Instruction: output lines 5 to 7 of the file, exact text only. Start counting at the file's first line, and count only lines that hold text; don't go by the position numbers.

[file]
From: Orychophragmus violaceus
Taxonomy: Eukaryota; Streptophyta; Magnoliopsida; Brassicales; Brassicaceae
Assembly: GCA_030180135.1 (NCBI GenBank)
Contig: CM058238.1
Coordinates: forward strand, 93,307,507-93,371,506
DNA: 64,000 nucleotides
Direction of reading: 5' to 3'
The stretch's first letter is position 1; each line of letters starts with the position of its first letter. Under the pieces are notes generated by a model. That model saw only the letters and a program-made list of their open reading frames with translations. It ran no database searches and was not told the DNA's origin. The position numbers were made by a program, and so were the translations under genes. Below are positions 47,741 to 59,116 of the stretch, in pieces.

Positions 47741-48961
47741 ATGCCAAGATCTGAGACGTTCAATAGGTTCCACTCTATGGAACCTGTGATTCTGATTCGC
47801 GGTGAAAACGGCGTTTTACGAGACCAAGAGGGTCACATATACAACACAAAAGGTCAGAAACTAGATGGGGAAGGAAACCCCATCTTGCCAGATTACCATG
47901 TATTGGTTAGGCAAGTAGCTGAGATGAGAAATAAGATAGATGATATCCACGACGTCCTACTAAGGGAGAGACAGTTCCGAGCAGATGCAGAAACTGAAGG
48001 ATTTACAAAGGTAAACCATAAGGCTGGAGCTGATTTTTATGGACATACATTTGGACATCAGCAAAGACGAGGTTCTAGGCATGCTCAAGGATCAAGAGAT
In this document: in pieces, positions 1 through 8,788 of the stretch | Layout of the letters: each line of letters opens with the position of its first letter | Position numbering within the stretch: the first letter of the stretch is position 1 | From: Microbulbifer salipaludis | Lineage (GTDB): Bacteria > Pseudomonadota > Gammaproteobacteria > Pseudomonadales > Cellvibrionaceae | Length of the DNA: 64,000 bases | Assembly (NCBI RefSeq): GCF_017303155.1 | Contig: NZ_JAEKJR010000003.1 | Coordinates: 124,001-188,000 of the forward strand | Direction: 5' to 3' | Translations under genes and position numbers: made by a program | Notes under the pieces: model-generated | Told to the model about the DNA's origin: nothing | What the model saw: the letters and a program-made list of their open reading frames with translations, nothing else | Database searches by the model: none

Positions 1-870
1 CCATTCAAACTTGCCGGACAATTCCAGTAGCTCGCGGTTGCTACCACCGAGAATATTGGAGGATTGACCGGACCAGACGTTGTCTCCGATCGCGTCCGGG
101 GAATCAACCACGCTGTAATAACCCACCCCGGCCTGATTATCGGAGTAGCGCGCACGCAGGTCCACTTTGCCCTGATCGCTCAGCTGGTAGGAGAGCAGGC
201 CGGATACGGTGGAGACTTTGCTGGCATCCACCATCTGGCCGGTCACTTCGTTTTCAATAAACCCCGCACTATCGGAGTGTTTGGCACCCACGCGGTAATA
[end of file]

Coordinates: forward strand, 93,307,507-93,371,506
DNA: 64,000 nucleotides
Direction of reading: 5' to 3'